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Ary Borenszweig
Ary Borenszweig

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Why I love Ruby: powerful calls

Designing the perfect API

In the last part I talked about how in Ruby method calls are used a lot and in many different ways. If users are going to write calls all the time, well, they better be nice to work with!

It turns out, Ruby calls are extremely flexible and powerful. Let's take a look at a few examples:

# No arguments, splits by whitespace
"a  b  c".split # => ["a", "b", "c"]

# With a string
"a,b,c".split(",") # => ["a", "b", "c"]

# With a string and a limit
"a,b,c".split(",", 2) # => ["a", "b,c"]

# With a block
"a,b,c".split(",") do |piece|
  puts piece # prints "a", "b" and "c" in order

# With a block and a limit
"a,b,c".split(",", 2) do |piece|
  puts piece # prints "a", then "b,c"

# With a regular expression
"a,,,b,,c".split(/,+/) # => ["a", "b", "c"]

# With a regular expression and a limit
"a,,,b,,c".split(/,+/, 2) # => ["a", "b,,c"]

"a\nb\n".each_line do |line|
  p line # prints "a\n", then "b\n"
"a\nb\n".each_line(chomp: true) do |line|
  p line # prints "a", then "b"

File.join("usr", "mail")          # => "usr/mail"
File.join("usr", "mail", "gumby") # => "usr/mail/gumby"
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These are just three methods, namely String#split, String#each_line and File.join, but we can already see a lot of what methods support:

  • They can behave differently depending on the number of arguments given. In this case, calling split without any arguments splits by whitespace. Then one can pass an extra integer to specify the maximum number of pieces to return.
  • They can behave differently depending on the type of argument. We can give split a String, but also a Regexp.
  • They can also behave differently if a block is given. In the case of split, if a block is given then each piece is yielded to the block.
  • Some arguments can be specified with a name, like in the case of chomp, which drops a trailing newline from a string, if there's any.
  • Some methods can accept a variable number of arguments: File.join will join all arguments given, no need to put them first in an array

From a user's perspective, if they want to split a string, all they need to do is call split. Maybe they want to use a string for that. Maybe a regular expression. Maybe with an optional limit. Or maybe they don't need to capture things in an array and it's fine if each piece is yielded to a block. It's fine! In all these cases the operation is a split.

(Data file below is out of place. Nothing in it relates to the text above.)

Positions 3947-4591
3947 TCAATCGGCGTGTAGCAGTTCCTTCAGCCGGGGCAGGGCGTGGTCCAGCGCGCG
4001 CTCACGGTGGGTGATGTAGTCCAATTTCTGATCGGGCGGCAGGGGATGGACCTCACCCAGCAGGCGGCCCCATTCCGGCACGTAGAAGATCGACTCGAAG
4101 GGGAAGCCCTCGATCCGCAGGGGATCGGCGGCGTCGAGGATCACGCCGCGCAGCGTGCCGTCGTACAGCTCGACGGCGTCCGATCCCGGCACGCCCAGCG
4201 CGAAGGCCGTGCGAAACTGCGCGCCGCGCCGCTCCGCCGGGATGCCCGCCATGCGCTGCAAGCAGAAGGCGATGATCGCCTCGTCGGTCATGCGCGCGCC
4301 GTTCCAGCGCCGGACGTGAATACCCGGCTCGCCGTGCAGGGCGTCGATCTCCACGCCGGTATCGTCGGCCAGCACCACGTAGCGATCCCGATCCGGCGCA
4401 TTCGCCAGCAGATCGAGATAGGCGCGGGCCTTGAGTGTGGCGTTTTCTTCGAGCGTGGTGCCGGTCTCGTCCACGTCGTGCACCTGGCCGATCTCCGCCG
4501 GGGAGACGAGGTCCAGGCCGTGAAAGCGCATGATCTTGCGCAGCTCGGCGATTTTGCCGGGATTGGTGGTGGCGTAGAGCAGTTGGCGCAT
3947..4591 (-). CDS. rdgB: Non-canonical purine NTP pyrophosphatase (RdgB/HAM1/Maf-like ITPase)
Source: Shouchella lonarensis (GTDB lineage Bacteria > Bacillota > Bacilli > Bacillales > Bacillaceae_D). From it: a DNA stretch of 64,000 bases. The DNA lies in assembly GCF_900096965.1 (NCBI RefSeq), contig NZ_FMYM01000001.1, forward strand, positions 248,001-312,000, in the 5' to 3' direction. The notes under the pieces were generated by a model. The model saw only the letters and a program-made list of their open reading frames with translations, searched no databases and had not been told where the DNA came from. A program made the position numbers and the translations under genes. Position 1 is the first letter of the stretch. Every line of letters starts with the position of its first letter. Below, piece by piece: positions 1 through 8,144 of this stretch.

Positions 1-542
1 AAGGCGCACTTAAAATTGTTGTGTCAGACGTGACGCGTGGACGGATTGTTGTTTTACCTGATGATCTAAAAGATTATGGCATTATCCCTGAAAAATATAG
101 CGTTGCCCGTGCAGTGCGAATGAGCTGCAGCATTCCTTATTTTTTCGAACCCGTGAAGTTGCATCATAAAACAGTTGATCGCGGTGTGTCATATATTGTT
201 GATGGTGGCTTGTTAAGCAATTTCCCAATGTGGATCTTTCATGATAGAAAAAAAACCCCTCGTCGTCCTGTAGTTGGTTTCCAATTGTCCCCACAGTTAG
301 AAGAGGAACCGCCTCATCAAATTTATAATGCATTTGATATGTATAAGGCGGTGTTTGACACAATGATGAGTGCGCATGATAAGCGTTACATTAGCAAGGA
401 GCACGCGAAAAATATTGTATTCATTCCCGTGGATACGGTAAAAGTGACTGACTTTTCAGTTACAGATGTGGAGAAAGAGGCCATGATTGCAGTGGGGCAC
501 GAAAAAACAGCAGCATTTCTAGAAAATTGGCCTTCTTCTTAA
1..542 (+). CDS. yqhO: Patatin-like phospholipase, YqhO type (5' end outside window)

I really like this, because:

  • The operation is really a split. Why have possibly multiple names for the same operation?
  • Given how flexible this is, it means that if you'd like to design an API, you can choose exactly how users are going to call it. If you prefer arguments to be named, you can do it. If you want optional arguments, you can do that too. You can design the API you had in mind! The language rarely constrains you here.

What about other languages?

So now I'm going to compare this with other languages. If I like this in Ruby it must mean that not every language works like that. I'm just noting that in this series of blog posts I compare Ruby with others just to say "I really like how Ruby handled this" and not "I really dislike how this other language did it."

Java has method overloads so you can define methods that operate on different number of arguments and different types. Then Java doesn't have default arguments, but you can kind of work around it by defining two overloads and having one method call the other one with a default value. Then Kotlin, which compiles to Java bytecode (among other things) supports default arguments and named arguments. Nice!

C# started being very similar to Java but slowly evolved in a great direction: they now support default argument values and even named arguments. Pretty cool!

Go has no overloads, no default argument values and no named arguments. If we want to split a string we have:

  • Split: splits by a string
  • SplitN: splits by a string returning at most N results.

Then if they wanted these to work with a regex they would need to add SplitRegex and SplitRegexN. If they want to add more options to split they will have to combine all these names and options into the function name. I know, I know, it's not a big deal. But I like it better in Ruby. In Ruby if I need to add a limit, I just add it. In Go I need to add it too, but then I need to go back and change the function name to add N. And of course I might forget what all these functions are named... in Ruby it's always split!

Rust is also a recent, modern language that has no default arguments and no named arguments.